[...] That leaves a market with few shooters on it. And those that are good shooters are either unsuitable or unavailable. Mike Miller's days of being able to defend opposing guards are pretty much over. Kyle Korver can't really do it either. I wouldn't want Quentin Richardson to attempt it. Anthony Morrow is desirable, but is not easy to get. J.J. Redick is also desirable, but he's restricted, and owned by a team who has spent extremely generously in the last two years. Roger Mason is OK, but he's no starter. And then there's Ray Allen, who, while an absolutely perfect fit for Chicago's roster, is setting records for Boston in the NBA Finals. He should be considered unavailable until further notice.
[...] You only get one trade kicker per contract; that is to say, if you sign a contract with a trade kicker in it, the trade kicker is only applied to the first trade that contract is in and not to any subsequent contracts. (The exception is with sign and trades, where the first trade - the sign and trade - is ignored, and the trade kicker is applied to the next subsequent trade. This is why Peja is listed above.)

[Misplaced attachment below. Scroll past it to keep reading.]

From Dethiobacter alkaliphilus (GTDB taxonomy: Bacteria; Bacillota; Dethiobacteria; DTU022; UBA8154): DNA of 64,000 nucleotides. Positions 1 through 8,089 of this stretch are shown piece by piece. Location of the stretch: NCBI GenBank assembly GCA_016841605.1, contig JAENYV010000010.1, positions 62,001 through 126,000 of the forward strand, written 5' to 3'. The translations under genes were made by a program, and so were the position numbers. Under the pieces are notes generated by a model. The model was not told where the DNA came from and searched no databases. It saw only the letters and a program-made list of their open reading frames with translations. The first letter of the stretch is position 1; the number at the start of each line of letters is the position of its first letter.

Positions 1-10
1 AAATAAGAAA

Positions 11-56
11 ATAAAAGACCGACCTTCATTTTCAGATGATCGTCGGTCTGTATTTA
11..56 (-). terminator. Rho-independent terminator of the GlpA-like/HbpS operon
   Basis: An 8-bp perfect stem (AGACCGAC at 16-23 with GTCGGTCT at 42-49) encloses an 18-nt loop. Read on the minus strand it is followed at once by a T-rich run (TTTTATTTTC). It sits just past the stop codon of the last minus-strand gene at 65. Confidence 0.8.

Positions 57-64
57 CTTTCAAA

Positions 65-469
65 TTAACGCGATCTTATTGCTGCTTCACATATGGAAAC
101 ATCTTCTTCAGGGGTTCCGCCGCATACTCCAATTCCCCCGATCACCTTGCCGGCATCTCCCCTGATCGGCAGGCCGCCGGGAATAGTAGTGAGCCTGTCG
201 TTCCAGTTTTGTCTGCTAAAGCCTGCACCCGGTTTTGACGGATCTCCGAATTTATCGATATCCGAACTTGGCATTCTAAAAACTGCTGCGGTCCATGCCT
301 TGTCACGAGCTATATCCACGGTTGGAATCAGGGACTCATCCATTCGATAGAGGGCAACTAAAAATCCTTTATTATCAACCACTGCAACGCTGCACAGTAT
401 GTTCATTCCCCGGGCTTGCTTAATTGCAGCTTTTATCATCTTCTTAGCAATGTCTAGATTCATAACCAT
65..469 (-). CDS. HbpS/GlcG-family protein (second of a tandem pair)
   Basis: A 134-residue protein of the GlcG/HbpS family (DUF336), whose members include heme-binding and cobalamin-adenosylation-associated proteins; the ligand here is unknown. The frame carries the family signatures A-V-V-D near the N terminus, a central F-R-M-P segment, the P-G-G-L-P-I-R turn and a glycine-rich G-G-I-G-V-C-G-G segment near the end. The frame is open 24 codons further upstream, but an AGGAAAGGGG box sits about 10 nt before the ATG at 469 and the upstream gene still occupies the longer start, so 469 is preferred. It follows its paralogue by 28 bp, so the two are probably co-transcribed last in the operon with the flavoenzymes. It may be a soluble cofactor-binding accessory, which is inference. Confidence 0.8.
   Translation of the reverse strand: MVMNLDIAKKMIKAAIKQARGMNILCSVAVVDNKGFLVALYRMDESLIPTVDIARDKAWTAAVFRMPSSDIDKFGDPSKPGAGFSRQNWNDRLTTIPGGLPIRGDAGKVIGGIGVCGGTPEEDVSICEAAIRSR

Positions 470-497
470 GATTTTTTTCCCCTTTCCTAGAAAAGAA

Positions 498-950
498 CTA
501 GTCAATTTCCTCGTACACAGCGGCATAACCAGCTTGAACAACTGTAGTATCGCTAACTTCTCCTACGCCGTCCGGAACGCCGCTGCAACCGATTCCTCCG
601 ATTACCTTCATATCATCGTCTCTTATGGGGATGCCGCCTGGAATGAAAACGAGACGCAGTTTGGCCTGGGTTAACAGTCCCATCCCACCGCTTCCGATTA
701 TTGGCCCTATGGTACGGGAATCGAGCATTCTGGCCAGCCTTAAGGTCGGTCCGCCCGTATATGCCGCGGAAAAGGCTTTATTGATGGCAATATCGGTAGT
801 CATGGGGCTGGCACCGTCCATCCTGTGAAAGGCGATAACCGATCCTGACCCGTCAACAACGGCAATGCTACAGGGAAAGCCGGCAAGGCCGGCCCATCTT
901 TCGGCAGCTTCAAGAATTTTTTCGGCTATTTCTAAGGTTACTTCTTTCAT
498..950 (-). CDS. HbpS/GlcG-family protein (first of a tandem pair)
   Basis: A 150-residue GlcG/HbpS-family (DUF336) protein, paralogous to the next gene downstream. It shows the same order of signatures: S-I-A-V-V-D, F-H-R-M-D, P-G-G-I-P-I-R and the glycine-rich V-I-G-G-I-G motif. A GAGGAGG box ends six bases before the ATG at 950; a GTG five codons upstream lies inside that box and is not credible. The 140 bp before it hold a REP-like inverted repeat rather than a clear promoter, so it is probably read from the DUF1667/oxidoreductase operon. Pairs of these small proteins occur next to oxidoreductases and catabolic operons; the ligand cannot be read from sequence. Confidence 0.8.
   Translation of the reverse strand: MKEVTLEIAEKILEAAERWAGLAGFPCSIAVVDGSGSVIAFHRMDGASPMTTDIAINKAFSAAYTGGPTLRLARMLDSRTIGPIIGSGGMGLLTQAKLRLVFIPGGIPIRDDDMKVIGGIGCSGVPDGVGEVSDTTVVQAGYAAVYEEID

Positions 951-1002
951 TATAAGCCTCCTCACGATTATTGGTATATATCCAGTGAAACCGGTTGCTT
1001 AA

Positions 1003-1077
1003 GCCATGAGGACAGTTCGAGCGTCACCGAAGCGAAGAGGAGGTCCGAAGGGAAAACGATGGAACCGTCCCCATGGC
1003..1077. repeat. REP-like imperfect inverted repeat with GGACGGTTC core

Because of that, there are a good many players whose current contracts featured trade kickers that have already been invoked. Here they are now, along with the value of their kicker. Note: only currently-being-paid contracts are listed, and the player doesn't necessarily have to be on an NBA roster any more.
Quentin Richardson - Waived by the Raptors despite a guaranteed contract, Q's athleticism has long since left him, and he is now little more than an inefficient volume shooter with occasional nights of rebounding. The Raptors opted to pay him for three seasons despite him never playing a game for them, which is no great endorsement.
Note: Non-US teams that the player
has played for are, unless stated otherwise, from the top division in
that nation. If a league or division name is expressly stated, it's not
the top division. The only exceptions to this are the rare occasions where
no one league is said to be above the other, such as with the JBL/BJ League
split in Japan.